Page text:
Fasting in the month of Ramadan is one of the Pillars of Islam, and thus one of the most important acts of worship. By fasting — whether during Ramadan or other times — a Muslim draws closer to his Lord by abandoning the things he enjoys, such as food, drink and sexual intercourse. This makes the sincerity of his faith and his devotion to Allah (God) all the more evident. The believer knows that Allah will love him when he is ready to abandon worldly comforts for Allah’s sake.
Allah tells us in the Qur’an that fasting was prescribed for those before us (i.e., the Jews and Christians) and that by fasting we gain taqwa, which can be called the care taken by a person to do everything Allah has commanded and to keep away from everything He has forbidden. Fasting helps prevent many sins and is a shield with which the Muslim protects himself from Hell-fire.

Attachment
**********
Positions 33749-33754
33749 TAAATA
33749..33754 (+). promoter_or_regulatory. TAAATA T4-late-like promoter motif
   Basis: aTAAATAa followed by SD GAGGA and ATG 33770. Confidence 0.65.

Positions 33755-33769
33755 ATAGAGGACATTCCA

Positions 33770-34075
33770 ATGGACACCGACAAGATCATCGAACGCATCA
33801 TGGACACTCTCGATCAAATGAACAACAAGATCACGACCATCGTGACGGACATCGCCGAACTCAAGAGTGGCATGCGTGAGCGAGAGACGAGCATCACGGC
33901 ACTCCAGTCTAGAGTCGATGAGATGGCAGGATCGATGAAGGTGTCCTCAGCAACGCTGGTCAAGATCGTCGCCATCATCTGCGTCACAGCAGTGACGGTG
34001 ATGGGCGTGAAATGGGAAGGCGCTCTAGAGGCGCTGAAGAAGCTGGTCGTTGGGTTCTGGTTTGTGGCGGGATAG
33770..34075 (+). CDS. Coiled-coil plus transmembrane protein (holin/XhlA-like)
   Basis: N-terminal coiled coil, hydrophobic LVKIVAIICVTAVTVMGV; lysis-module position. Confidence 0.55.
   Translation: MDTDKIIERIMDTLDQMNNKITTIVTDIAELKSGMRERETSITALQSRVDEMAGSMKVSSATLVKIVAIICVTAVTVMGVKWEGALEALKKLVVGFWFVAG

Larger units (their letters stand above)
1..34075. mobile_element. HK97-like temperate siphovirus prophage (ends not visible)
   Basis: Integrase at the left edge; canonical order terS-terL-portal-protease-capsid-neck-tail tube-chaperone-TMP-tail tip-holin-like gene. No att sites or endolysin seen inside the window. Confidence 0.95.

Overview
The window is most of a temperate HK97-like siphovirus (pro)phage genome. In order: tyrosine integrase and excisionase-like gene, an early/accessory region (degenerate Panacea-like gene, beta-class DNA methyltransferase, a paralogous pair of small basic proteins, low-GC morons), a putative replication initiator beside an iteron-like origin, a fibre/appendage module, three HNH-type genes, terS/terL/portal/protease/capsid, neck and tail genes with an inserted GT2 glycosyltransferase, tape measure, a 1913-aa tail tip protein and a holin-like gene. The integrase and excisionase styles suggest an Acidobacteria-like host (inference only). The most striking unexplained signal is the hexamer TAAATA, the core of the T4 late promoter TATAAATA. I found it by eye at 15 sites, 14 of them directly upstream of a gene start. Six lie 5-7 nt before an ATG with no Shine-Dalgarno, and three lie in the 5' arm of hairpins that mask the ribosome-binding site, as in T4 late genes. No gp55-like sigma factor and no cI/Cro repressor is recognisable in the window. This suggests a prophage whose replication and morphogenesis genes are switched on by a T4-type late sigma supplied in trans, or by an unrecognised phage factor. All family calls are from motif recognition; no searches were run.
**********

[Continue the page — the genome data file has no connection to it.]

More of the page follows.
Fasting is more than abstaining from food and drink. It also means to abstain from any falsehood in speech and action, from any ignorant and indecent speech, and from arguing and fighting. Therefore, fasting helps to develop good behavior.
Fasting also inculcates a sense of brotherhood and solidarity, as a Muslim feels and experiences what his needy and hungry brothers feel. Moreover, Ramadan is a month of giving charity and sharing meals to break the fast together.
A Muslim is encouraged to read the entire Qur’an during Ramadan and to perform extra salah (ritual Prayers) at night. Thus Ramadan becomes a blessed month of physical and spiritual renewal through fasting and worship.